After Pastor Churches

 

 

 

 

 

 

Please Note: The owner of this site (Rev. Allan F. Wells-Goodwin) passed away on March 27, 2007.

APART is for pastors called or appointed to serve churches after previous clergy misconduct has occurred. Clergy in this position have been referred to as ?after-pastors.? Assistance, resources and training are available. For a more complete definition of an after-pastor church, see below.

APART is for those clergy/pastors serving after a previous clergy/pastor has resigned, been fired, or been removed because of misconduct. Misconduct can be of a sexual nature, harassment, a violation or abuse of power, financial mismanagement, or any breaking of the trust relationship. Unhealthy dynamics often persist in churches after clergy misconduct, for decades. The violation of trust by a previous pastor is often transferred to the incoming pastor, who then must work toward restoring the integrity of the pastoral office. This may not be accomplished by the clergy immediately following the misconduct, but that pastor becomes an important part of the healing process in after-pastor ministry. Because this is a very stressful and often painful task, APART offers special assistance to those serving in this complicated ministry.


SERVICES AVAILABLE:


A. Two day intensive course on after-pastor ministry. CEU credits awarded through Bangor (Maine) Theological Seminary. This course explores the common dynamics usually found in an after-pastor church: distrust of pastors, distrust of denomination, poor communications, sabotage of administrative decisions, and intensive, destructive conflicts. Participants will present case studies, both current and cold, and examine the differences. The role and benefits of response teams and listening sessions will be discussed. Clergy self-care will be discussed as an important aspect of after-pastor ministry. Cost: $100.00 per person. Limited to five to nine students per course.

B. After-pastor retreats for clergy and spouses, offering support, reflection, spiritual direction, and nurture in a mountainside setting, near a lake. Participants will prepare a case study and submit it prior to attending the retreat. At the retreat each person will, in confidential sessions, share how this experience has impacted them, their family, their sense of calling, professional performance, self-worth and general health. Ample free time for self-care and access to recreational surroundings is included in the retreat. Meals, bedding, and towels are included. Cost: $150.00 per person, financial assistance is available. Limited to four to seven participants per retreat.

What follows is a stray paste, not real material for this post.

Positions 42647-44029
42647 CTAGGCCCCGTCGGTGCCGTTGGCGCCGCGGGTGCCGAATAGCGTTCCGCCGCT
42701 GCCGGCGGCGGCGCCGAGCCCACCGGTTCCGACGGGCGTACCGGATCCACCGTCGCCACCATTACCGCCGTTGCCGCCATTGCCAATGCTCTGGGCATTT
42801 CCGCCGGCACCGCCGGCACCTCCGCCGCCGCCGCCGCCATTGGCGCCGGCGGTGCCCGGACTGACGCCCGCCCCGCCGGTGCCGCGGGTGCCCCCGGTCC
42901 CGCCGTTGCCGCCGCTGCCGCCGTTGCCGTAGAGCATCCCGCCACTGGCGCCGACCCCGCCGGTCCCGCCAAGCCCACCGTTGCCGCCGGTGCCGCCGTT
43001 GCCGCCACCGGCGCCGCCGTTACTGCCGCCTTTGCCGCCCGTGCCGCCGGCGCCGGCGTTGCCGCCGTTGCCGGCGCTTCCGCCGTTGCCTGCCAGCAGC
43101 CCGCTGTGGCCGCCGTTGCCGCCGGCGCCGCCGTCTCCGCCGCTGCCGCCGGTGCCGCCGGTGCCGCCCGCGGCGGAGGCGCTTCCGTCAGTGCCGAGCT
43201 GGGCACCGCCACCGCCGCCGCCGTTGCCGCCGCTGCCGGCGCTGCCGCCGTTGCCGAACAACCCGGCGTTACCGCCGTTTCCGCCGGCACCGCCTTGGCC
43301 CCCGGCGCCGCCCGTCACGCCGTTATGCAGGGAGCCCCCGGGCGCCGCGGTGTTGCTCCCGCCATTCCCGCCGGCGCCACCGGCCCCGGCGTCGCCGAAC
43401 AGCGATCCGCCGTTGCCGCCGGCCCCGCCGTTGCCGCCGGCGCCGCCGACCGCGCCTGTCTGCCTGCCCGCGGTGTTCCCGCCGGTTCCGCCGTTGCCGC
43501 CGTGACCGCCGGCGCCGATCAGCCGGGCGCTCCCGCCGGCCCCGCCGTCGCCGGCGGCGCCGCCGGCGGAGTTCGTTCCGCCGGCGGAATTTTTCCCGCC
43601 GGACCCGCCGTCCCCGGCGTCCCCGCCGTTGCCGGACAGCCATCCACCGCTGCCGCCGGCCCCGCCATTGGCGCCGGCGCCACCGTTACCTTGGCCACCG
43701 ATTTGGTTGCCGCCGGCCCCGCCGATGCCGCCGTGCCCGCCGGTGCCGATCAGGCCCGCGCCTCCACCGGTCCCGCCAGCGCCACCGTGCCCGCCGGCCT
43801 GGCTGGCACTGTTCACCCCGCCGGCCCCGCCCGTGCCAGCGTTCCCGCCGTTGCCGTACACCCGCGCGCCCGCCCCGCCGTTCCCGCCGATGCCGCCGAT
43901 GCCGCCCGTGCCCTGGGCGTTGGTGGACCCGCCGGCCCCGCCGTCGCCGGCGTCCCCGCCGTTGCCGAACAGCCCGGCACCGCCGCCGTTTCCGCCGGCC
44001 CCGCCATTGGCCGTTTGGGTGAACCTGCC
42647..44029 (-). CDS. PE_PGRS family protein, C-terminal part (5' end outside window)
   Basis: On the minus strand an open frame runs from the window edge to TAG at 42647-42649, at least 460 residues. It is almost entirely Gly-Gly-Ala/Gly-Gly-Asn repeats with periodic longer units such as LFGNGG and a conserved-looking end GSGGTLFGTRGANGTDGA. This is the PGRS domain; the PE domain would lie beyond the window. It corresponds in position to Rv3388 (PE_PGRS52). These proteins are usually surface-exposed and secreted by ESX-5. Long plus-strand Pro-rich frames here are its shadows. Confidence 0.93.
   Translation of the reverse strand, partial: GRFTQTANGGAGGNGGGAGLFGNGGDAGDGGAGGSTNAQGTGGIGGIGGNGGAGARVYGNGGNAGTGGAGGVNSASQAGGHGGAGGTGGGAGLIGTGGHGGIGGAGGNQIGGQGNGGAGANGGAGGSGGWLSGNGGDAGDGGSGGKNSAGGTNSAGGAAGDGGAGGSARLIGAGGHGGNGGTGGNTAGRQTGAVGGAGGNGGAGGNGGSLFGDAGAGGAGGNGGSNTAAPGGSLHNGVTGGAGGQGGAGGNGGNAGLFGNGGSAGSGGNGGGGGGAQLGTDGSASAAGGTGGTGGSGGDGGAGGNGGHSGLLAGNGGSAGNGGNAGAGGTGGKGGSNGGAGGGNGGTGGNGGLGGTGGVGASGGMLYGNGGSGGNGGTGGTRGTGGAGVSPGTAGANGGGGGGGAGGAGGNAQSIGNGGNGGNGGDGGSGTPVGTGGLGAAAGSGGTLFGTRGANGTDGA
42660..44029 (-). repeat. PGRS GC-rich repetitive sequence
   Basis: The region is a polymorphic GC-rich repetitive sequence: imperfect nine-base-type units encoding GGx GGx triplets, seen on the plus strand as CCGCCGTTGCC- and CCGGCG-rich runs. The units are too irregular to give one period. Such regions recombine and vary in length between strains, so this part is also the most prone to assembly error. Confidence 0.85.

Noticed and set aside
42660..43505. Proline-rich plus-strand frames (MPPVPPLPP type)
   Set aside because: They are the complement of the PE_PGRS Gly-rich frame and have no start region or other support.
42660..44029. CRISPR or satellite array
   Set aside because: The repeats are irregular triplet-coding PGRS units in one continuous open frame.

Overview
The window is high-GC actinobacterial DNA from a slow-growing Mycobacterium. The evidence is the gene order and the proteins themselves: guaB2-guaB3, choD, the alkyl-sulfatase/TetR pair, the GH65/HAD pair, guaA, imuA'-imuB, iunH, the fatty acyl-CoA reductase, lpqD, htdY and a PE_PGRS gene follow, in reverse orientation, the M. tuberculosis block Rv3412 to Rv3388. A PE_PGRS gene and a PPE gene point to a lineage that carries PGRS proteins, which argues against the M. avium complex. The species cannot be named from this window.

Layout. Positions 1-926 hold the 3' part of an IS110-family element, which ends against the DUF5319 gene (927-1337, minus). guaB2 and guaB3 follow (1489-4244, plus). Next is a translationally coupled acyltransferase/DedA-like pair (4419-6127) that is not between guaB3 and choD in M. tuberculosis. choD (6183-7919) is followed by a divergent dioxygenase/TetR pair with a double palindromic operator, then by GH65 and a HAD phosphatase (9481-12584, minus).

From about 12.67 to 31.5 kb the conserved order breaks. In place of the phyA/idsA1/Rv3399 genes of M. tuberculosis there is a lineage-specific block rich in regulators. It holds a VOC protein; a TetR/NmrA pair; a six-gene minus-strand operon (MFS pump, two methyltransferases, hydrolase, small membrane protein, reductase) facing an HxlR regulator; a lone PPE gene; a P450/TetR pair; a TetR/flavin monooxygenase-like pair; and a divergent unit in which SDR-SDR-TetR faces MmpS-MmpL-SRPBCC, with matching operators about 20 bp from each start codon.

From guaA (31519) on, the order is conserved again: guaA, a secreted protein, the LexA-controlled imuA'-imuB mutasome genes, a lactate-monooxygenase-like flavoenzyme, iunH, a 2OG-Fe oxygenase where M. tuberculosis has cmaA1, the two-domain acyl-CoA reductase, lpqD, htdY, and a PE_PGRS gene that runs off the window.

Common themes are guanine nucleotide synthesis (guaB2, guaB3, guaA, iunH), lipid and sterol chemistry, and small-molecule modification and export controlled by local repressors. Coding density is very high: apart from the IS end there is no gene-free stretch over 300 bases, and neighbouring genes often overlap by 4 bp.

C. Supportive consultations in person or on-line for pastors and clergy who are struggling with serving churches wounded by previous clergy misconduct.
Listening, guiding and supporting after-pastors is central to this ministry. Assistance is offered to enable after-pastors to work toward healing the church and restoring the trust in the pastoral office without further damage and division within the congregation. Costs will be negotiated on an individual basis.

D. Resources for more information.
Web site offering information about the dynamics of after-pastor churches, suggestions for assistance, spiritual resources, bibliography. Access: http://afterpastor.org/. Includes links to contact Rev. Allan Wells-Goodwin and an after-pastor blog.

E. Contact Reverend Allan F. Wells-Goodwin. Retired, United Methodist Elder in Full Connection with the New England Annual Conference. Served after-pastor churches for thirty years in different states. Resume available on request.


Reverend Allan F. Wells-Goodwin
Copin? Haven
155 Mountain Road,
Denmark, ME 04022.
Phone 207-452-2596
E-Mail: afterpastor@yahoo.com

 

 

WHAT IS AN AFTER-PASTOR CHURCH?


After-pastor churches are defined as local churches in which previous clergy violated the trust between pastor and congregation, abused the position of authority and responsibility, or sexually abused, molested or harassed members of the congregation or community. Sometimes charges are filed with the denomination or local law enforcement. Usually the suspected clergy is suspended. The residual violation of trust and abuse of power have lasting effects which need to be addressed. Members of the church may feel disillusioned, angry or, in some cases, will not believe the allegations. Many resort to blaming the victim rather than coming to terms with the behavior of the pastor. Some churches have experienced multiple violations and are severely wounded, as are the folks attending them. After-pastor church symptoms may include distrust of the pastor and/or denomination, poor communications, sabotage of administration, and symbolic fights. The current clergy may become very frustrated and angry due to the destructive dynamics of what appears to be a very unproductive ministry. Assistance and resources are available to those set apart in this complex situation.

 

 

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